L.A. Wants Entrepreneurs to Give It the Business


With 1,000 chief executives of the nation’s fastest-growing businesses in town for a conference, the city of Los Angeles has pulled out all the stops to encourage businesses to locate and expand in what it calls one of the world’s leading entrepreneurial centers.

“Los Angeles: Where the Future Begins” and “Los Angeles: The Opportunity Starts Here,” trumpet glossy handouts distributed by the city as part of a $600,000 promotional campaign in connection with Inc. magazine’s annual conference, which began Thursday.

City officials are using the three-day gathering--which recognizes fast-growing businesses--as an opportunity to counter Los Angeles’ stubborn negative business image and display the region before entrepreneurs with expansion dollars in their pockets.

The effort may be working, according to some business owners attending the convention, who reacted positively to what they perceived as the city’s improved business climate.


“I’m impressed with the options,” said Peg Cheirrett, co-owner of Seattle-based Wasser Inc.

Cheirrett, 47, who runs a technical staffing company with $10.2 million in sales last year, said she spent Thursday driving around Los Angeles and was surprised at the development downtown and other areas.

“I was used to thinking smog and too much traffic and anti-business policies in Los Angeles,” she said.

Cathy Stansfield, marketing director for the mayor’s L.A. Business Team, said she spoke to some business owners who initially thought that expanding in Los Angeles would be too much trouble. But they were surprised to hear of the opportunities available here, she said.


“It’s always amazing how little people know about L.A.,” she said.

That lack of knowledge is common nationwide, said George Gendron, editor in chief of Boston-based Inc.

“The health and vitality of the economy out here, particularly Southern California, is not understood on the part of the national press and particularly the business press,” Gendron said.

Silicon Valley and Route 128 in the Boston area are nationally recognized high-tech business centers, he said. But Southern California’s entrepreneurial success in the same fields is not well known, even among business analysts, he said.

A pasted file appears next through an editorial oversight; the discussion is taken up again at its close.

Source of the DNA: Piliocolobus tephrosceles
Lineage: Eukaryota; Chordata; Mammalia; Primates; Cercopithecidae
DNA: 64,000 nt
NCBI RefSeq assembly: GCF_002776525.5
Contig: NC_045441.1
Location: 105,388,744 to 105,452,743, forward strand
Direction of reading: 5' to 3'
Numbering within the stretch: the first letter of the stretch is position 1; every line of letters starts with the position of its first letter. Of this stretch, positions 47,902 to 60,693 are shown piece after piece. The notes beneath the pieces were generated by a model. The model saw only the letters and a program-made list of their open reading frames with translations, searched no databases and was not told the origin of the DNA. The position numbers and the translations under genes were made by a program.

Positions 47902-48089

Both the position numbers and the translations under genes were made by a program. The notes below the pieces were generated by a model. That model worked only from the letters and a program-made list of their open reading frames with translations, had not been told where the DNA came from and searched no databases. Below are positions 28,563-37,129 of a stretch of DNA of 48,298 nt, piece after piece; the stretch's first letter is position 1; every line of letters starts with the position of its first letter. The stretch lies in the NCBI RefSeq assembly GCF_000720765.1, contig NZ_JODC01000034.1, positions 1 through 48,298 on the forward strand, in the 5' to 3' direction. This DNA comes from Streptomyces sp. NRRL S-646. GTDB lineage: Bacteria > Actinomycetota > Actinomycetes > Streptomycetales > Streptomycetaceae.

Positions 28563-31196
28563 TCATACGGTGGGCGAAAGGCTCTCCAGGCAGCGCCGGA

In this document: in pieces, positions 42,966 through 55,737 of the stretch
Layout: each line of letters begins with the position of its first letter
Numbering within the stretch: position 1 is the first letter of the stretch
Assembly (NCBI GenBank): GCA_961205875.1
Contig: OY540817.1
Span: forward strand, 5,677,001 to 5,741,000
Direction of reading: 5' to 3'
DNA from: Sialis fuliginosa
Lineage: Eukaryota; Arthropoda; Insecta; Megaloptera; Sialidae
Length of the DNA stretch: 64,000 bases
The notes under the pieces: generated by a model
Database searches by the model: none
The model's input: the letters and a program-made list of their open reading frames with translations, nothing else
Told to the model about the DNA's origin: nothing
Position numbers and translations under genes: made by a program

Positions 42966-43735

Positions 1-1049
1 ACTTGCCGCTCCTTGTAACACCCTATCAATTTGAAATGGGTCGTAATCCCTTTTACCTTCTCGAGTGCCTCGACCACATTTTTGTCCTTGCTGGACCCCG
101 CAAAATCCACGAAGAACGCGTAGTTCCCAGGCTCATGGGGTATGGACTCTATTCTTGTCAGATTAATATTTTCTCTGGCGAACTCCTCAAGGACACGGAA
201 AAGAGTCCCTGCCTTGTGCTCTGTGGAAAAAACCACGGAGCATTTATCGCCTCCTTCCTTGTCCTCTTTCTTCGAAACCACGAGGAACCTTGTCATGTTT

Yet California consistently outnumbers other states on the Inc. 500 list of the nation’s fastest-growing companies. This year, 85 California companies made the list, 36 of them from the Los Angeles region.

Mayor Richard Riordan, recognizing the area’s image problem, decided to put in a bid to host the gathering--even though for the last 14 years it has been sponsored by states.

But the mayor organized a team of Los Angeles economic development organizations and corporations to put on the marketing blitz and raise money. The campaign includes forays to Worldport L.A., the Jet Propulsion Lab in Pasadena and tours of NBC studios in Burbank, as well as traditional tourist stops such as Venice Beach.

Riordan welcomed the executives to Los Angeles on Thursday night at a Universal Studios bash where business owners got on board the brand-new Jurassic Park River Adventure ride. Dozens of volunteers are buttonholing the executives and staffing Los Angeles information and economic development booths at the Century Plaza Hotel, the conference site.


“This is part of cleaning up the perception,” Riordan said. “The reality is excellent; the perception is not.”

Riordan said the event is a perfect opportunity to expose the city to small and medium-sized businesses that will be growing and creating the jobs of the future.

Brett Beveridge, 31, chairman and founder of Miami-based Let’s Talk Cellular of America Inc., is one of those owners.

With 27 retail stores in six states, Beveridge will add 77 stores in the next 12 months. A visit to Los Angeles two years ago persuaded him that the area would not be part of that expansion plan because of rental, building and labor costs.


But after revisiting malls here before the conference, he said he found leasing companies offering him incentives.

“Times have changed a little bit,” he said. “It kind of opened our eyes. Before I would say we’re definitely going to stay away, I would need to re-look at Los Angeles to see if it fits into our expansion plans.”